Reading Valdemar: Storm Rising


Storm Rising (Mage Storms #2)
by Mercedes Lackey
412 pages
First published in 1995 by DAW

In the second installment of Mercedes Lackey’s Mage Storms trilogy, Karal discovers that being a full Sun-priest and ambassador isn’t all it’s cracked up to be. With his youth and apparent inexperience working against him, the majority of the Council doesn’t take him seriously. And without his mentor by his side, Karal feels even more alone in this strange land.

Meanwhile, An’desha has learned to accept his own strangeness, and that his past experience in having being possessed by an evil spirit doesn’t have to define his future. He is coming into his own as a human being and learning that his own culture– which once frightened him– could be the most comforting thing of all.

An’desha’s lover, Firesong, on the other hand, is not dealing well with An’desha’s new independence. As they grow farther apart, Firesong becomes more obsessed with finding a lifemate so he will never be alone again. But this obsession leads him into dark places.


There is very little action on the surface of Storm Rising. We move from council meetings to conversations in private rooms to meetings with the mages and engineers who are trying to find a solution for the continuing magic storms. It’s a lot of talking, a lot of walking, and not a whole lot seems to be happening. On the surface, at least. Storm Rising deals more with internal journeys than external action. How do we deal with duties that seem greater than we can bear? How do we learn to accept help without feeling like it makes us weak? How do we solve a problem when the majority believes it’s not a problem at all?

In Storm Rising, we have a lot of character growth. Karal is dealing with a new position and the stress of it nearly breaks him. His near collapse may seem like it comes from out of the blue, but it’s something that has been building for quite some time. He may seem like he’s got everything under control, but underneath he’s barely holding it together and has been like that almost since he arrived in Valdemar. Back then, he had his mentor, Ulrich, to help him but now that Ulrich is gone, even his friendship with An’desha and his nascent romance with Natoli isn’t enough to keep him from cracking. But Karal does finally show that he is both strong and sensible enough to accept help when it is offered.

It’s a good thing he does accept help, because his actions are critical to solving the problems affecting all the lands of the Alliance. Notice I said ‘actions’, because Karal doesn’t have all the answers. He can’t intuit a magical solution any more than he build a machine to stop the storms, but he understands people and he knows that he has to put aside his own petty desires if he wants to help everyone else. I find it telling that nearly everyone around Karal finds it difficult to believe that he, a priest, doesn’t want vengeance or any kind of retribution when it comes to the Alliance’s enemies. Karal’s selflessness is almost foreign to them, in spite of his religious garb and title.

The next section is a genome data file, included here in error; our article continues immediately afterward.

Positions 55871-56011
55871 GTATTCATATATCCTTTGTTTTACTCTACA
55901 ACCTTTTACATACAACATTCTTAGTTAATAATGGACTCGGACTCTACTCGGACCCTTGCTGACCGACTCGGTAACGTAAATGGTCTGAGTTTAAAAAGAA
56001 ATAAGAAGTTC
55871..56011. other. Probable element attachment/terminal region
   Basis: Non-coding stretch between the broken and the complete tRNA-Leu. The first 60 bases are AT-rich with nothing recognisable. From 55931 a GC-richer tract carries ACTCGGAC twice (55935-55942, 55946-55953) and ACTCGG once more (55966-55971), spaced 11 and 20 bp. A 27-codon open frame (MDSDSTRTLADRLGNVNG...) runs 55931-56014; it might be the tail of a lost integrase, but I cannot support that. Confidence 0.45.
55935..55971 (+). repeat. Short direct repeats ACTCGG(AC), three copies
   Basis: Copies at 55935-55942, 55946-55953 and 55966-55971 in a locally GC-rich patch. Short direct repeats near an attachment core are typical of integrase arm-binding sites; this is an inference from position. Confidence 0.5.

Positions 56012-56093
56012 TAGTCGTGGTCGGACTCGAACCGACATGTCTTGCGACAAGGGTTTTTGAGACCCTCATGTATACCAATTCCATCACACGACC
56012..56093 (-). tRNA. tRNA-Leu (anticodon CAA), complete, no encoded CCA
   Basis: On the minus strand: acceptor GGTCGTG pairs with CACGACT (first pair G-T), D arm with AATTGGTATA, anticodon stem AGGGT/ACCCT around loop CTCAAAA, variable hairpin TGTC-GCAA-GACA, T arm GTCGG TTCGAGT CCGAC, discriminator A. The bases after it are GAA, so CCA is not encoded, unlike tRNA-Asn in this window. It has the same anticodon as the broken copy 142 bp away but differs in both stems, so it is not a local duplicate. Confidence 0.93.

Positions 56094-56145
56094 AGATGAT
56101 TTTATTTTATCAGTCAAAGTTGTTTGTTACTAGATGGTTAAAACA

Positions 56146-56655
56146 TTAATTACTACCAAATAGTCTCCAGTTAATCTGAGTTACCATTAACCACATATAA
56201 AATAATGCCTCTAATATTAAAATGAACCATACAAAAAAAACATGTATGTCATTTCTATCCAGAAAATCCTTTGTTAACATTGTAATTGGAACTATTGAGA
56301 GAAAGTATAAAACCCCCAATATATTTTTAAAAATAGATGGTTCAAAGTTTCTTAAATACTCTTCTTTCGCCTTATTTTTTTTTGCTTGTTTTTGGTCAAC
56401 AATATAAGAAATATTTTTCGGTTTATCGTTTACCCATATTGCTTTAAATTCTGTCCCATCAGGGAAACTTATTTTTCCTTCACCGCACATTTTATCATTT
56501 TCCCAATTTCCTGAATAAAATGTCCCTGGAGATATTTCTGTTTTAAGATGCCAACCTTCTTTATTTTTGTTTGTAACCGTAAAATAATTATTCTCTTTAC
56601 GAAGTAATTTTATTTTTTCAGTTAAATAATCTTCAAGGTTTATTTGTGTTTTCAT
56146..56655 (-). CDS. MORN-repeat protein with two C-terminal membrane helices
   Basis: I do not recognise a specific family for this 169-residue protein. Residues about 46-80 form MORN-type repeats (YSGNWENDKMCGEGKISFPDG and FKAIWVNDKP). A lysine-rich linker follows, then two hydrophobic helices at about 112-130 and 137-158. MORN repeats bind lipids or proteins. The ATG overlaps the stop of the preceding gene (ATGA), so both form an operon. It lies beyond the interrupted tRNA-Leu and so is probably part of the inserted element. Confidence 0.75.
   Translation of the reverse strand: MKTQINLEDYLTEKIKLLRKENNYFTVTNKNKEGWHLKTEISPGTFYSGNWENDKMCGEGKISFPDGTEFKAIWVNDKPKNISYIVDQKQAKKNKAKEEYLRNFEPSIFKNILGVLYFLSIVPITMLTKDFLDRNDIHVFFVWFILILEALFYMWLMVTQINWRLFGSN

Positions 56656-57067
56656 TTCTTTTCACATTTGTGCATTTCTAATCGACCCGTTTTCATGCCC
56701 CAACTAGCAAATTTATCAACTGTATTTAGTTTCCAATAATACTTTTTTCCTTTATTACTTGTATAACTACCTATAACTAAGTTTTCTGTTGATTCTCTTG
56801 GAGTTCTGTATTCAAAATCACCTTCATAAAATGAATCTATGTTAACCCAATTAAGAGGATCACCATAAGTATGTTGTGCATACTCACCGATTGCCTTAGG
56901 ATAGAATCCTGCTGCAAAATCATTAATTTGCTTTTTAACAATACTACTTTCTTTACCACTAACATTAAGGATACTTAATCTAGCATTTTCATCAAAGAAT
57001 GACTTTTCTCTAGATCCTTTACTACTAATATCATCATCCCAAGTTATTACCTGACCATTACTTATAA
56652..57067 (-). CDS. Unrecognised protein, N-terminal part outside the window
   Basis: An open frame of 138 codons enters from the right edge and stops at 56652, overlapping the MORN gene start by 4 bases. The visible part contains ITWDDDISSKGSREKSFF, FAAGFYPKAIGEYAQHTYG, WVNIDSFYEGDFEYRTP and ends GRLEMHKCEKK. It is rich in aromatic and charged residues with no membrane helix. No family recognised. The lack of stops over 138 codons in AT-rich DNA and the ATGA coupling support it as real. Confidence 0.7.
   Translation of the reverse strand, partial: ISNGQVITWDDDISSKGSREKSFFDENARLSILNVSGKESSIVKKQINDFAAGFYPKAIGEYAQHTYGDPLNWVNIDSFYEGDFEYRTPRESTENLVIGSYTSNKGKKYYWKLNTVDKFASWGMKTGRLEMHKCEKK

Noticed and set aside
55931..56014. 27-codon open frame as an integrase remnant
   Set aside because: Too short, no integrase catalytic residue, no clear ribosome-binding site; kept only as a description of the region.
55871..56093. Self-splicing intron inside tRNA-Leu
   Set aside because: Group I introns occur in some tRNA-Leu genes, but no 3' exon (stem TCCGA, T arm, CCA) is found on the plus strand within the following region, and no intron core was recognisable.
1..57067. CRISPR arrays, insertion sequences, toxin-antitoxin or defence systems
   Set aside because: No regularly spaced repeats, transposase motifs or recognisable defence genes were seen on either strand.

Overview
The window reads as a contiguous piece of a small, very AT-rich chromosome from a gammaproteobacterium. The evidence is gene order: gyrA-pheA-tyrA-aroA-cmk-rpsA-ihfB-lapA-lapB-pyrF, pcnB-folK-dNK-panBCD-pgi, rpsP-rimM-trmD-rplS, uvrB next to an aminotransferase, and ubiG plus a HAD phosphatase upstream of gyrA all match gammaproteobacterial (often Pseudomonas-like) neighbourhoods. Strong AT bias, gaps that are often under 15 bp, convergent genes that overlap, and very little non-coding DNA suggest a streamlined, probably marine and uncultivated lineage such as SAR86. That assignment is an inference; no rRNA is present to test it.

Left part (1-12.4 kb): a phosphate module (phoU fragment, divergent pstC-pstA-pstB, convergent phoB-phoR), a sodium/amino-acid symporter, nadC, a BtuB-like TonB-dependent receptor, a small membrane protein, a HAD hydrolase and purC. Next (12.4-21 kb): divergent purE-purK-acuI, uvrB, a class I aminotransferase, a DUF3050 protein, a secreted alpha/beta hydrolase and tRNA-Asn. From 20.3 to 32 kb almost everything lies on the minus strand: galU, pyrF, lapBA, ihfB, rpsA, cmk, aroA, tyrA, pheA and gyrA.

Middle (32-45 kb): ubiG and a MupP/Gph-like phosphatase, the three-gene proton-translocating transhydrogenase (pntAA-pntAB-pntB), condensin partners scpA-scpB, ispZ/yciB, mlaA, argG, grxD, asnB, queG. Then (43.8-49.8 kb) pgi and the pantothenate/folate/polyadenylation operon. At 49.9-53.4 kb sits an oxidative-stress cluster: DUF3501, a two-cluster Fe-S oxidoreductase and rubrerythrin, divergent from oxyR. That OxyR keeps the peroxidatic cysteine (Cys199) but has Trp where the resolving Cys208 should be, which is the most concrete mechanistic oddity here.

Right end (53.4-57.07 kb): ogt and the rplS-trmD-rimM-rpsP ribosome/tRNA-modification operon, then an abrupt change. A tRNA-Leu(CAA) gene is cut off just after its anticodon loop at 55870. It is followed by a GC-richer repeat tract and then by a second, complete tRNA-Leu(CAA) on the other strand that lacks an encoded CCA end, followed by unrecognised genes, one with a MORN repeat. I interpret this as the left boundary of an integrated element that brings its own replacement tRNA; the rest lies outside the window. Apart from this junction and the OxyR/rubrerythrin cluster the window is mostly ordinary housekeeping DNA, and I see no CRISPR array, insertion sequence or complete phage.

Despite the realistic character work, though, Storm Warning can lag a bit here and there, thanks to all the council meetings where little seems to get done. I understand the process. The people of Valdemar, peasant and noble alike, think that because the breakwaters are in place, that the threat of the mage storms is over and they can go back to their normal lives. Getting people to act on a problem that they don’t believe in is like trying to push a truck up a hill by yourself. Fortunately, Karal and An’desha have become such engaging characters that I could read scene after scene of them taking walks around the fields and be perfectly content.

If there were two things I could change about Storm Warning, it would be Firesong and Natoli. I have never found Firesong to be a particularly engaging character and his scenes are my least favorite of the book. And I would like to see more of Natoli. Though she is a side character, she is one of my favorite of Lackey’s female characters. She is smart and thoroughly rational, and understands that because of his position, she doesn’t always get to have as much time with Karal as she would like. Instead of sulking about this, she makes the most of the time she does have with him. And later in the story, when Karal and the others need to leave the city of Haven to try to stop the mage storms, Natoli can’t go with them. While Karal frets about leaving her just then, Natoli sits him down and says that just as he doesn’t expect her to ignore her responsibilities for his sake, so she doesn’t expect him to ignore his duties for her sake. And she means this. She’s not just saying it to look like a strong young woman. She says it because she is a strong young woman.

Can we have more characters like Natoli, please?

So while Storm Rising is not an action-packed tale of magical adventures, I still find it an engaging and enjoyable book. The characters alone make it a worthwhile story, and I look forward to the third and final installment, Storm Breaking.


Reading Valdemar is a yearlong readalong I am participating in with Jackie at Death by Tsundoku and Melanie at Grab the Lapels. We’re most of the way through, with just four books left to read!


One thought on “Reading Valdemar: Storm Rising

  1. It’s interesting to me how much Firesong seems to change just based on whose point of view we have. He seemed amazing and special when Elspeth and Darkwind were lead characters, but he appears impatient from An’desha’s perspective, stubborn from Karal’s, and down right terrifying from his own! I don’t like Firesong, but I am intrigued by these many perspectives that make him more like a real person and less like a character. Thanks for following along with us!

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